If you look at the body in terms of fascial chains it makes sense that if one area of the chain isn’t pulling its weight, another area will have to work harder.  If your glutes aren’t working, but you still want to stand up, or walk, or run, something else in that chain is going to have to pick up the slack.  It may be your calves, your shin muscles, or even your toe flexors.

 

An added bonus to getting your glutes working is that often shin splints and tight calf muscles (and even plantar fasciitis) will resolve.

Is the solution as simple as stretching your hip flexors, and doing lots of bridges?  That can help, but it may not be the exact remedy in your case.  The key is to figure out YOUR specific compensation patterns.

How the heck do you figure out these compensations?

With a really cool technique called NeuroKinetic Therapy.  With a few simple tests I can figure out which muscles are working and which ones aren’t.  And, which muscles need releasing, and which muscles need activation.  It’s very efficient and very effective.

When you clear out these compensation patterns, and the muscles are working as intended, then your low back muscles finally have a chance to relax. They are no longer doing their neighbor’s work. 

Five Reasons Your Low Back Hurts (Part 1)

As a chiropractor, I’m sure you would think my number one answer would be “it needs an adjustment”. Not necessarily.  In fact, in many cases the low back hurts because it is moving too much.  In this series I’ll walk you through five reasons your low back might be hurting.  

Note: the reasons are in no particular order, and you may have more than one reason involved in your particular case.

Reason One: Your upper back isn’t moving enough.

Your body consists of alternating areas of mobility and stability.  The ankle wants to be mobile, the knee wants to be stable.  The hip wants to be mobile, the low back wants to be stable.  That’s right, the low back doesn’t want a lot of mobility, especially not into rotation.

 

Why doesn't the low back like rotation?

Let’s take a look at the anatomy of the spine.  Where each vertebrae meets its neighboring vertebrae there is a facet joint.  

In the lumbar spine (your low back) you can see that the facet joints have a vertical orientation. If you rotate the vertebrae against each other the facets have nowhere to go. Not ideal.

In the thoracic spine (your mid and upper back) the facet joints have a more horizontal orientation.  If you rotate these vertebrae against each other, they slide nicely.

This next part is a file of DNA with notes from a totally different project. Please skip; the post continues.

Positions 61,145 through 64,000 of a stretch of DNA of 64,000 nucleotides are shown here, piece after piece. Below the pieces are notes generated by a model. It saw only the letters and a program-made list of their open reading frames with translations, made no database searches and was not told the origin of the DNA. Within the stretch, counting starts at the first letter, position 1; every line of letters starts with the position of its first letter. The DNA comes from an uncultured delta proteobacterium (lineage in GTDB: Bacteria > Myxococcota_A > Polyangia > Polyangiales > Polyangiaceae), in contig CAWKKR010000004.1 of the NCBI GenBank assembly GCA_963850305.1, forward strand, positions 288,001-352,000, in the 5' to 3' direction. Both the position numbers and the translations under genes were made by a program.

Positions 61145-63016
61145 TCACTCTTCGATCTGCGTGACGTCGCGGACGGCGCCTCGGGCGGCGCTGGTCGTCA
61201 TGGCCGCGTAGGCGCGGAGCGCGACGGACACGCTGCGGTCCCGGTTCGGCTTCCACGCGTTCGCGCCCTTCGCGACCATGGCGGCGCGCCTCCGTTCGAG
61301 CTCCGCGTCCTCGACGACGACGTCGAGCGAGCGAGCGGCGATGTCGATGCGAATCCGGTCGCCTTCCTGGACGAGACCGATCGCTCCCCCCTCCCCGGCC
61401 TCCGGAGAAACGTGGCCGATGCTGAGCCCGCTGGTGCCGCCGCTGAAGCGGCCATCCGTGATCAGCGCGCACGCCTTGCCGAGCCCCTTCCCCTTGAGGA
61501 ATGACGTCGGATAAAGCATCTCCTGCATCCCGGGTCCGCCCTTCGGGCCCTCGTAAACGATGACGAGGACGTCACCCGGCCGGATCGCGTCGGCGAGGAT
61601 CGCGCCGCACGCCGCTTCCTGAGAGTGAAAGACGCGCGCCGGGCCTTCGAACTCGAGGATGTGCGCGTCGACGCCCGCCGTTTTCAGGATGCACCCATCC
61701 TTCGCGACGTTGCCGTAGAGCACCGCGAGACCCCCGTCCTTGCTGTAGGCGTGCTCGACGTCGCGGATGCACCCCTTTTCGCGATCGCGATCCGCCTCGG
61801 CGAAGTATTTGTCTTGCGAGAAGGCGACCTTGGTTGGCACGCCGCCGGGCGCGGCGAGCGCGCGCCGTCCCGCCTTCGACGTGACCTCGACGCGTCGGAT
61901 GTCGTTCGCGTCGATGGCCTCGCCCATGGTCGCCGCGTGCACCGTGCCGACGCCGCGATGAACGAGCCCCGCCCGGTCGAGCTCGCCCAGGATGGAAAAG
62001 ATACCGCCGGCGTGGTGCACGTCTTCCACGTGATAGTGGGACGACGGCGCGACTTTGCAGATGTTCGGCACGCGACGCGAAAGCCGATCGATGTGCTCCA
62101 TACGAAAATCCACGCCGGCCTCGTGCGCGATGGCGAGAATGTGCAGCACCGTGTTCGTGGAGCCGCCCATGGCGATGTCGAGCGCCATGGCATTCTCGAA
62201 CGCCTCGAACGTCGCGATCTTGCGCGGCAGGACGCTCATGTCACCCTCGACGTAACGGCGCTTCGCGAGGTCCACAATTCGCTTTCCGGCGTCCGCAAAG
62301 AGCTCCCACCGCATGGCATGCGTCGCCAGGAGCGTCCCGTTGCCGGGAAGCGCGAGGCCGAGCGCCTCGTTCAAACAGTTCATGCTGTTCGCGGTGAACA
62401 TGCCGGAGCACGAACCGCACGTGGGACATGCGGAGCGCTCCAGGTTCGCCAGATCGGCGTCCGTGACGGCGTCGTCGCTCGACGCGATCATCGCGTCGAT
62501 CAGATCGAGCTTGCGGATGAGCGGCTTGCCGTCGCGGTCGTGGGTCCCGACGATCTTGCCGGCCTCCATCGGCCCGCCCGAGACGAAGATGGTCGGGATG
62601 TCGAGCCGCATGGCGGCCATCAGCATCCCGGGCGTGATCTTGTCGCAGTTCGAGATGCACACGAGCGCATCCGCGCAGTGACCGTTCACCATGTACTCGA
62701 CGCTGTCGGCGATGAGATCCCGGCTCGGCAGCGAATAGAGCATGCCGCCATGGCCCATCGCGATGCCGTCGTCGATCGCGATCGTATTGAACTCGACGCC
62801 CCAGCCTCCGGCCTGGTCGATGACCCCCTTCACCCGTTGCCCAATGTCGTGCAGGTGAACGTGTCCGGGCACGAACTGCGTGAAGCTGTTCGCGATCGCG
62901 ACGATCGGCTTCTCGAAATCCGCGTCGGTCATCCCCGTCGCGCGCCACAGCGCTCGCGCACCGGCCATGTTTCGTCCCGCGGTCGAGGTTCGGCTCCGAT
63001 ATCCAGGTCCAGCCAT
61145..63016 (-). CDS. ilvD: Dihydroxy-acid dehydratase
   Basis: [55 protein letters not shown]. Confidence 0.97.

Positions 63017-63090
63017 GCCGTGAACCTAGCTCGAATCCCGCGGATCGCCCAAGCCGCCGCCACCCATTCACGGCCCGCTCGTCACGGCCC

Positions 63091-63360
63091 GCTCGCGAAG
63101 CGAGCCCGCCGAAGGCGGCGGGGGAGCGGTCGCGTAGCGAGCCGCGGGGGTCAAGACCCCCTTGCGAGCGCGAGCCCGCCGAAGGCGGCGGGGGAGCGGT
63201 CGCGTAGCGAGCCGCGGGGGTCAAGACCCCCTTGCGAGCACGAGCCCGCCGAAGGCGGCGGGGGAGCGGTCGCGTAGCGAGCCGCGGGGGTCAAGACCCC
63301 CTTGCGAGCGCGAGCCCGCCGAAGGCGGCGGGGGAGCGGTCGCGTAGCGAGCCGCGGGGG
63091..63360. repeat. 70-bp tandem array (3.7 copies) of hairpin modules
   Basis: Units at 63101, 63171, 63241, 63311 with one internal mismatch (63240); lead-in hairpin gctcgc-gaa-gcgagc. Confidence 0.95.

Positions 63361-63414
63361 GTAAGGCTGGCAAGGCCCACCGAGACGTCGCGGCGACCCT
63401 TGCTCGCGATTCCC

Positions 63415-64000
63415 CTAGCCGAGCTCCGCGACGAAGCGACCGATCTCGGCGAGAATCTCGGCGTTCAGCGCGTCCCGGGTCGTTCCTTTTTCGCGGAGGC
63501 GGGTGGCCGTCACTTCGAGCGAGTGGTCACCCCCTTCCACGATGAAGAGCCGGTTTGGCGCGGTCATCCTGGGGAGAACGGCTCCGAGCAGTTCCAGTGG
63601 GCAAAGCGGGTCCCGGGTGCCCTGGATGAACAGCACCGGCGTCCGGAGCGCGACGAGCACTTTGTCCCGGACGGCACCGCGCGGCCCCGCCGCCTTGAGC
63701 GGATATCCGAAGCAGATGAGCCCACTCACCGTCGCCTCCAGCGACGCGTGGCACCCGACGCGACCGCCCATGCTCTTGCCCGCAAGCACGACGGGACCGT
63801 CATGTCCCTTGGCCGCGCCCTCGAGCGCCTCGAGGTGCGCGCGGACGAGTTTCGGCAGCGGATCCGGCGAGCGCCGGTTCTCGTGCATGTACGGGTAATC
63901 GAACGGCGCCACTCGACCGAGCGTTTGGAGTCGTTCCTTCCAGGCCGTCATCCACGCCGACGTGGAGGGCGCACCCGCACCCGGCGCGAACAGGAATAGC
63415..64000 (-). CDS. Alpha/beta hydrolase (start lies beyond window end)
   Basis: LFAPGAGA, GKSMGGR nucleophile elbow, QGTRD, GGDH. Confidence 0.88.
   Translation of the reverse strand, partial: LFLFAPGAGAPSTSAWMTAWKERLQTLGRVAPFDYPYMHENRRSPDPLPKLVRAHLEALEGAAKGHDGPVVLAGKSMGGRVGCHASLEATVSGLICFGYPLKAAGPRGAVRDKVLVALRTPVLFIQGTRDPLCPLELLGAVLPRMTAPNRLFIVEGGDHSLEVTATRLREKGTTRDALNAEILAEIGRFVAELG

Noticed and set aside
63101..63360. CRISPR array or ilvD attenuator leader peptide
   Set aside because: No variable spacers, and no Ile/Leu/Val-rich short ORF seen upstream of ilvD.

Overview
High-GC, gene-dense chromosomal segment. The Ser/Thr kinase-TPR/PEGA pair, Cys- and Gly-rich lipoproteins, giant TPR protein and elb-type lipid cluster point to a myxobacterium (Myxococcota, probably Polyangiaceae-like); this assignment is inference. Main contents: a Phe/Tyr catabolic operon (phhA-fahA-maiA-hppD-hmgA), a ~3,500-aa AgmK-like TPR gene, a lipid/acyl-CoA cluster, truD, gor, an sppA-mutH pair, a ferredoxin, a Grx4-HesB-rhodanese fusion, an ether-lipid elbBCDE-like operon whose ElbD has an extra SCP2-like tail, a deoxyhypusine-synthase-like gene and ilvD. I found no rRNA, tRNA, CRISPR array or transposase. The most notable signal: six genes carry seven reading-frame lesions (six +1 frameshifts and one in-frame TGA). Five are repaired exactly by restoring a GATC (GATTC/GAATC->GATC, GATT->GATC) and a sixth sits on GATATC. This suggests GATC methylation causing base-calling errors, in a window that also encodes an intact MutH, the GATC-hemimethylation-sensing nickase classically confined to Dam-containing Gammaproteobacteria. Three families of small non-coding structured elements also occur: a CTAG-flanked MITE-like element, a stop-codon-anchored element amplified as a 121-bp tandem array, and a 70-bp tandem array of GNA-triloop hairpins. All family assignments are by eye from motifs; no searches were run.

In a perfect world, you are getting most of your trunk rotation from your thoracic spine.

However, in the real world, what I find in the thoracic spine is:

This leaves the lumbar spine to pick up the slack.  Do you think your low back facets like rotating into each other?  Not so much.  In fact, they may start complaining.

Just treating the symptoms may give you temporary relief, but treating the cause is what ultimately gets you out of pain long-term.  This is why I look at the body as a whole, not just the parts that hurt. 

But let’s not stop there. The next step is figuring out WHY your thoracic spine is so locked up in the first place.

Let me assess how you are moving, how you are holding yourself throughout the day. Often this lack of upper back mobility can be resolved with some simple postural cues and exercises.  Then, your low back finally has a chance to relax.

Interview: Jerry Husted, owner of Adaptability Fitness

Where are you located and how long have you been in business?

Adaptability Fitness has been in operation since November 2013. We’re located at 585 Osuna Rd NE, Albuquerque, NM 87113; directly north of Sandia Preparatory School.

What inspired you to become a trainer?

After a bad back injury, I gained a tremendous amount of weight and an addiction to pain medication. When I decided to take my life back, I started reading. Books, magazines, internet were the resources available to me and I was stunned and aggravated by the amount of pure drivel out there that is passed off as strategies for health and wellness. I decided to get my board certifications and help people avoid the huge mistakes I made. 

There are quite a few gyms around Albuquerque.  What makes you different?

I grew up in the community of people with disabilities. Since I have become a trainer, I have moved my business towards inclusivity and adaptive exercise. Now I specialize in helping people with chronic diseases and conditions achieve their fitness and wellness goals. 

What is your favorite part of being a trainer?

Seeing the moment of achievement and victory on my clients’ faces.

Who is your ideal client?

The person who may not fit or want to fit in a traditional fitness center or gym.